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This section provides an introduction to the geology of metallic and industrial mineral deposits in the conterminous United States. The section is organized into chapters discussing specific commodities or groups of commodities. Authors of these chapters explore some of the important kinds of mineral resources in the United States, including brief descriptions of uses of particular materials, the mining history, and future prospects. The primary focus is on the geology of important deposits, commonly presented in a historical context. Maps included as plates provide information on locations and distributions of deposits and mines, as selected by the authors for emphasis and explanation. Bibliographic citations provide an introduction to additional literature for the interested reader. Discussions of the geology of particular deposits such as presented here provide needed background for writings that synthesize groups of similar deposits into deposit models. The collection of models for metallic deposits edited by Cox and Singer (1986) provides one-page geological summaries for 85 descriptive models, and graphical summaries of grade andtonnage for 60 of these. Although some grouping by deposit type is the logical outcome of the organization of the present section, refer to the Cox and Singer volume for this type of treatment. The publication United States Mineral Resources, (Brobst and Pratt, 1973) can provide an important supplement to this section.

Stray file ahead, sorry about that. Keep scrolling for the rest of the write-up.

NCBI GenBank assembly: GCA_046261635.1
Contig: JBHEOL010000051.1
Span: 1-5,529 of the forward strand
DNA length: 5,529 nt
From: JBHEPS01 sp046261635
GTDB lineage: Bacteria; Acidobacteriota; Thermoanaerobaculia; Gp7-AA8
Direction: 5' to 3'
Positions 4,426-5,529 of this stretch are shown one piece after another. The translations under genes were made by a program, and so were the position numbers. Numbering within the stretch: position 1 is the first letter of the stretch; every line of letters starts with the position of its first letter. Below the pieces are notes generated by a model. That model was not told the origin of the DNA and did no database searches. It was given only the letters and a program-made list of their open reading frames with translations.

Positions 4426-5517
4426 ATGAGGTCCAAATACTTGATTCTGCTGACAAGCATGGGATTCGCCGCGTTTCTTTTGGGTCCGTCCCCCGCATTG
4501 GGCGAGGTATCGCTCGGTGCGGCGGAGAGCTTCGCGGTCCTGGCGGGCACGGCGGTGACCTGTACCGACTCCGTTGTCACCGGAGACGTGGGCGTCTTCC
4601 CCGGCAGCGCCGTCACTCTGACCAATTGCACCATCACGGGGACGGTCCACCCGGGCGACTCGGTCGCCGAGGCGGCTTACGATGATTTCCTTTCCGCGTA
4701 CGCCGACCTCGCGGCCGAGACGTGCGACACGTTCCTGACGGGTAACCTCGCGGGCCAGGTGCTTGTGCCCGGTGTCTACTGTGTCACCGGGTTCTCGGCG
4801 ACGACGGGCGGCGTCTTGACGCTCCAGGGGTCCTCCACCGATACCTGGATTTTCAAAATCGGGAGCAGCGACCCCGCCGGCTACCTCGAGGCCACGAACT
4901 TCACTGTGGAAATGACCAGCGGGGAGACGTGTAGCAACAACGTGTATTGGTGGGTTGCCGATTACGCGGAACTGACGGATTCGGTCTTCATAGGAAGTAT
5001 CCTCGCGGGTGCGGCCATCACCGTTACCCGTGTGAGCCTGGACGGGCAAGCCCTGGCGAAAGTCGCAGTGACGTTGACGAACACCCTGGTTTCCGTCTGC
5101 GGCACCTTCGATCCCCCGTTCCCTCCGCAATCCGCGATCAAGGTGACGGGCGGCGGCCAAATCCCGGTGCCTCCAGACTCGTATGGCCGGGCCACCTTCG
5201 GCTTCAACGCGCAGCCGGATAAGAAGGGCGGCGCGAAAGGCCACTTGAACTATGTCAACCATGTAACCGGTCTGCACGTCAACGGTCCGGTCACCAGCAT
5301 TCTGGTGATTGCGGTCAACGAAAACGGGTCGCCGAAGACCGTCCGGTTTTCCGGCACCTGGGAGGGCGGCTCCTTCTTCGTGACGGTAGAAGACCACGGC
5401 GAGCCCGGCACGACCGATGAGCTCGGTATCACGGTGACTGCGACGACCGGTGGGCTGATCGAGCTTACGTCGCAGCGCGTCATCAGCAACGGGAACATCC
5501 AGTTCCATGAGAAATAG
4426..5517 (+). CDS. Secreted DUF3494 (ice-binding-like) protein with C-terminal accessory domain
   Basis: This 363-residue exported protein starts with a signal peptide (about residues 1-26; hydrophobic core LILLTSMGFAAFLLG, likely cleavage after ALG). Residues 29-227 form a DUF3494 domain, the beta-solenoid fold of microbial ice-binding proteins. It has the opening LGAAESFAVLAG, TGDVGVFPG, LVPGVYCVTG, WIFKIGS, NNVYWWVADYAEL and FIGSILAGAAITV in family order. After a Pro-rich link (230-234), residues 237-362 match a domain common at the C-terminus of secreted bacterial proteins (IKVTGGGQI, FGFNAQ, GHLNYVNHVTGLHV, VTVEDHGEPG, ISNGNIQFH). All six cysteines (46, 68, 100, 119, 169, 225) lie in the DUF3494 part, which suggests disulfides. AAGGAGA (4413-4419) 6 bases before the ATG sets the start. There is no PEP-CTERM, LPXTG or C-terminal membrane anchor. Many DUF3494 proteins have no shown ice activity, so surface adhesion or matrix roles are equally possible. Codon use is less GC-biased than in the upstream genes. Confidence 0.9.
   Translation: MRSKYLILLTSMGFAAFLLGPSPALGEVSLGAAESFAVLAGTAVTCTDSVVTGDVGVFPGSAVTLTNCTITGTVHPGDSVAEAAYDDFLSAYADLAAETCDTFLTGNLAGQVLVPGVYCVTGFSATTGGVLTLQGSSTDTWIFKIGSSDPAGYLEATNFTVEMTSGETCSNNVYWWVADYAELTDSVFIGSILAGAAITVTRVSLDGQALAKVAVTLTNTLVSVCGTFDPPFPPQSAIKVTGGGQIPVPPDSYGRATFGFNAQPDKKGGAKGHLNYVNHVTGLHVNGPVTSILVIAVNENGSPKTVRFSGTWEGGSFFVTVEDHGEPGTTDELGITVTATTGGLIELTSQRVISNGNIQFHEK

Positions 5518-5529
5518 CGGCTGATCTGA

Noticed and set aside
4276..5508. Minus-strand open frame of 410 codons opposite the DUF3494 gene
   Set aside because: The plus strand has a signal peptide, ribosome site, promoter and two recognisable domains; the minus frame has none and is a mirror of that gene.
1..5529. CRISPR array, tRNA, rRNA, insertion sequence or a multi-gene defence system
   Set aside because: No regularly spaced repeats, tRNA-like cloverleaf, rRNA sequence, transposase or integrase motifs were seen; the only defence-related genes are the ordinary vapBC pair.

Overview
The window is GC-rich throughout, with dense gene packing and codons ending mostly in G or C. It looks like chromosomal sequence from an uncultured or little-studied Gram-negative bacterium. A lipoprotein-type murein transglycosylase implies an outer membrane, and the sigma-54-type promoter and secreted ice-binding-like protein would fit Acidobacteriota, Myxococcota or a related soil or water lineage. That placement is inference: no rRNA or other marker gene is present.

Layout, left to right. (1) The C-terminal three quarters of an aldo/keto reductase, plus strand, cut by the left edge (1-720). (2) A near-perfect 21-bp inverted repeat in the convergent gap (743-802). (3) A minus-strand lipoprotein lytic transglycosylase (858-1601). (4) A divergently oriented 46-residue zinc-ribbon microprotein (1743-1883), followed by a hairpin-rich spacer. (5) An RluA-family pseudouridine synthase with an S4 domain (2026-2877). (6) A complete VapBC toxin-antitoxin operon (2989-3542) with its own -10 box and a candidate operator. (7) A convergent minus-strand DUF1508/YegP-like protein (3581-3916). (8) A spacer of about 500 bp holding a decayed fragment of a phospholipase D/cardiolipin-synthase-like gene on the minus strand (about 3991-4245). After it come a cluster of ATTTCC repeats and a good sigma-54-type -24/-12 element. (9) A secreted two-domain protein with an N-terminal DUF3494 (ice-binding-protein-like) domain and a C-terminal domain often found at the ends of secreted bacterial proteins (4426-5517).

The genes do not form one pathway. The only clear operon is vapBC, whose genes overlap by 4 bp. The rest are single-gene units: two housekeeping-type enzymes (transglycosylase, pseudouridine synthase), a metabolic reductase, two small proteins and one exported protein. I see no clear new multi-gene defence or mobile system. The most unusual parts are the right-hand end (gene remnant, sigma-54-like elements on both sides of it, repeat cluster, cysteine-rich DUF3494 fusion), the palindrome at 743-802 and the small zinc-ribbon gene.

Geologists, economists, and historians have documented the dependence of modern civilization on mineral and energy resources and the changes in needs through time as technology has developed to its present state.Our use of

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